Controversial themes in stories are what contribute to making them some of the best pieces of literature. In The Adventures of Huckleberry Finn, by Mark Twain, several themes like this are present. Mark Twain states at the beginning of the book that “people attempting to find a motive in this narrative will be prosecuted; persons attempting to find a moral in it will be banished; persons attempting to find a plot will be shot.
This is an example of Twain’s writing style called satire, the use of humor, irony, exaggeration, or ridicule to expose and criticize people’s stupidity or vices, particularly in the context of contemporary politics and other topical issues, which he uses all throughout the book to get the themes across to the reader. Some of the ideas evident in the story are racism, morality/ ethics, and ignorance. Racism is clearly a prominent theme in Huck Finn. This is seen in the way Jim is treated by the people around him.
In the book, the time is set where slavery is still legal and is the norm in society. “It was fifteen minutes before I could work myself up to go and humble myself to a nigger; but I done it, and I warn’t ever sorry for it afterwards, neither. I didn’t do him no more mean tricks, and I wouldn’t done that one if I’d a knowed it would make him feel that way” (Twain 78). The society that Huck has been raised in has taught him that someone who is black is lower than those who are white, and that’s exactly what he means when he says he had to “humble himself”.
Although he is friends with Jim, he constantly questions if it is correct, he even apologizes to God because he has been raised to believe that those who are black are not pure; a clear example of racism in the society around Huck Finn. In addition to believing helping a black man is wrong, Huck helped a runaway slave which is a death sentence for him if he were to get caught. Another example of racism in Huck Finn is the way Jim is written as a black man who talks differently than the white people, and who is superstitious and naive.
Jim was monstrous proud about it, and he got so he wouldn’t hardly notice the other niggers. Niggers would come miles to hear Jim tell about it, and he was more looked up to than any nigger in that country. Strange niggers would stand with their mouths open and look him all over, same as if he was a wonder. Niggers is always talking about witches in the dark by the kitchen fire; but whenever one was talking and letting on to know all about such things, Jim would happen in and say, ‘Hm! What you know ’bout witches? ‘ and that nigger was corked up and had to take a back seat.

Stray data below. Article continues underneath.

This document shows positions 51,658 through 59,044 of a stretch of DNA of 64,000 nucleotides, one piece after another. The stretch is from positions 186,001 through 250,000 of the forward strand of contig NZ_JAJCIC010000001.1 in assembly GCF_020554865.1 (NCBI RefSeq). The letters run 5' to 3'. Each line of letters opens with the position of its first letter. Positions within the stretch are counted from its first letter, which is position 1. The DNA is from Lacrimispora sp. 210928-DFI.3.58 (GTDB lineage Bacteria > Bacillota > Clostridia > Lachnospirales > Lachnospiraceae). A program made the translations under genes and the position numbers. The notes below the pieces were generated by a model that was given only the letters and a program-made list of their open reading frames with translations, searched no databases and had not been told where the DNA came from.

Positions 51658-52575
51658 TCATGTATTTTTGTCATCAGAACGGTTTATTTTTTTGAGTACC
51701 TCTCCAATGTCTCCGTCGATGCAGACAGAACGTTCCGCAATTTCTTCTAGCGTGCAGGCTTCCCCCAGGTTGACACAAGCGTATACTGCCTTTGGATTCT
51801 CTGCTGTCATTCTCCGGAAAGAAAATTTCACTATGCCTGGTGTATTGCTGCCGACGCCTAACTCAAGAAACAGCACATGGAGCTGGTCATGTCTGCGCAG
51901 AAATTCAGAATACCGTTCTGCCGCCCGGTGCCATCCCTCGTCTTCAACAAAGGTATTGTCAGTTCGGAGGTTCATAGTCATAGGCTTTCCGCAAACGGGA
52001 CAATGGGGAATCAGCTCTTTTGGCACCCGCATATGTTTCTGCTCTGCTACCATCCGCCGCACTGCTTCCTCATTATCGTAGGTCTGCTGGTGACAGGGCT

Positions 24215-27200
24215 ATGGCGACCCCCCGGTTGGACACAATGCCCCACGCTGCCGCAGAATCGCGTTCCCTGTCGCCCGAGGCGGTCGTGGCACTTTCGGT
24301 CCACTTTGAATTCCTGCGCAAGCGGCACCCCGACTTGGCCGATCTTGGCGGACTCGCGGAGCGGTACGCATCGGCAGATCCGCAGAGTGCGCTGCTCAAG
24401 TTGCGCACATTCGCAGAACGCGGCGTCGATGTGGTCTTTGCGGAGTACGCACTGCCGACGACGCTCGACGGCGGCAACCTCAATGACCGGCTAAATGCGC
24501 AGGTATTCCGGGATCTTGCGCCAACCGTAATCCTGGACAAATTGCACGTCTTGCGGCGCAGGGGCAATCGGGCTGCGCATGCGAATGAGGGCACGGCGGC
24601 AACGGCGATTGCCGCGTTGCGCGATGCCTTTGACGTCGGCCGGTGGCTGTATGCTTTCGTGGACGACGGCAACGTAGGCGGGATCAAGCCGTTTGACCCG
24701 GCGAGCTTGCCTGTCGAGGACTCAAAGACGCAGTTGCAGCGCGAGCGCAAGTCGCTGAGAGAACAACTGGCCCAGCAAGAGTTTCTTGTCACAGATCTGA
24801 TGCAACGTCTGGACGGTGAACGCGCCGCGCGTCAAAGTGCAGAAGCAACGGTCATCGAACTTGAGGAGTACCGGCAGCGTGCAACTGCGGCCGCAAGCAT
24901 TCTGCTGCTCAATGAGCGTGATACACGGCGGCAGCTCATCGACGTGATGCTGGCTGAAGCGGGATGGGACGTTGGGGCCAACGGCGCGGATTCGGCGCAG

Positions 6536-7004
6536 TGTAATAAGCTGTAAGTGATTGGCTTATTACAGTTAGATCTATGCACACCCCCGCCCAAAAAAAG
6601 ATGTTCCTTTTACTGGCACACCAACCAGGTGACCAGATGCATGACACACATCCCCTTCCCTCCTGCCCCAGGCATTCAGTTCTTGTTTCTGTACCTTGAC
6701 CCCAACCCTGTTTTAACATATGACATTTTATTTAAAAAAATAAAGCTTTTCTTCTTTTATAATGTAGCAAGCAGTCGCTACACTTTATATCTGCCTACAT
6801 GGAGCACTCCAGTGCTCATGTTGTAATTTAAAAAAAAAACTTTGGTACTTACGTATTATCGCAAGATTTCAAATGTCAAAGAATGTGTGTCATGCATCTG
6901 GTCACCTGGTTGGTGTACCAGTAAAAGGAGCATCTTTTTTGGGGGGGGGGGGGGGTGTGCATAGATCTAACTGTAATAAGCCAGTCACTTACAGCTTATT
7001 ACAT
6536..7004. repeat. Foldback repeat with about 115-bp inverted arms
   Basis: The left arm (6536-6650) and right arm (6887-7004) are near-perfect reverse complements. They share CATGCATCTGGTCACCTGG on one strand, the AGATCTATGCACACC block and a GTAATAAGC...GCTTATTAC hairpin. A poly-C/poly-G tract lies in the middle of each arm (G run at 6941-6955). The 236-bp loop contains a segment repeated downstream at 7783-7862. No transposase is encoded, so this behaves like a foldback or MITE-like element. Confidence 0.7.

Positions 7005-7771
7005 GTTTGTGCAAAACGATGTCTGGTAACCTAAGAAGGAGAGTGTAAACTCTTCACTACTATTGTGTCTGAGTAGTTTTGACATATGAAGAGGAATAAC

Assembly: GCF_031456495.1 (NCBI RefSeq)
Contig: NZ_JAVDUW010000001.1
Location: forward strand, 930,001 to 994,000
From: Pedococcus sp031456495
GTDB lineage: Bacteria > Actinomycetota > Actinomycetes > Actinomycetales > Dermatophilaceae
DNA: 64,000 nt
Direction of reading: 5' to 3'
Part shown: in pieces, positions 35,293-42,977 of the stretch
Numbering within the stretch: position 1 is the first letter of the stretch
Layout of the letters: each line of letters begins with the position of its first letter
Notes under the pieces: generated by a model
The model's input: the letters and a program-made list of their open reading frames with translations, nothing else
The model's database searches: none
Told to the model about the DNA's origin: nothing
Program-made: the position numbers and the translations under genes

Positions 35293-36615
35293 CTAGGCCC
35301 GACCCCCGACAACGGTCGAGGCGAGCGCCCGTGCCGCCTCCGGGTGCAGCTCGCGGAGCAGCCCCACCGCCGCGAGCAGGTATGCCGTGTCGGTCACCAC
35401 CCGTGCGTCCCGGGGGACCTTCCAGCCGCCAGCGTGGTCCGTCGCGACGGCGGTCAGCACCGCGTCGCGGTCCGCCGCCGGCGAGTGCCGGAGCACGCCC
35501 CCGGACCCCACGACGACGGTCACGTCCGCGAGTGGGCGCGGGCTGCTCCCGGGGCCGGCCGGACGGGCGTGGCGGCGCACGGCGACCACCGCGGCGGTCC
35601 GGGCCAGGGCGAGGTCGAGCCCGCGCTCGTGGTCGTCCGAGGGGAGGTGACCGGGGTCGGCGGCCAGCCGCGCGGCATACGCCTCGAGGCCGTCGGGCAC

Jim always kept that five-center piece round his neck with a string, and said it was a charm the devil give to him with his own hands, and told him he could cure anybody with it and fetch witches whenever he wanted to just by saying something to it; but he never told what it was he said to it. Niggers would come from all around there and give Jim anything they had, just for a sight of that five-center piece; but they wouldn’t touch it, because the devil had had his hands on it. Jim was most ruined for a servant, because he got stuck up on account of having seen the devil and been rode by witches” (Twain 5).
Twain writes Jim in a stereotypical way, the way that white people back in that time period viewed black people. White people perceived black people as uneducated, and that they were reliant on superstitious beliefs because they did not know any better. When the black people travel from all around just to look at the necklace, Twain is suggesting that they do so because they don’t know any better, and that they are unsophisticated. Twain does this not to be racist, but to get his point across using satire. An additional theme present in Huck Finn is morality and ethics.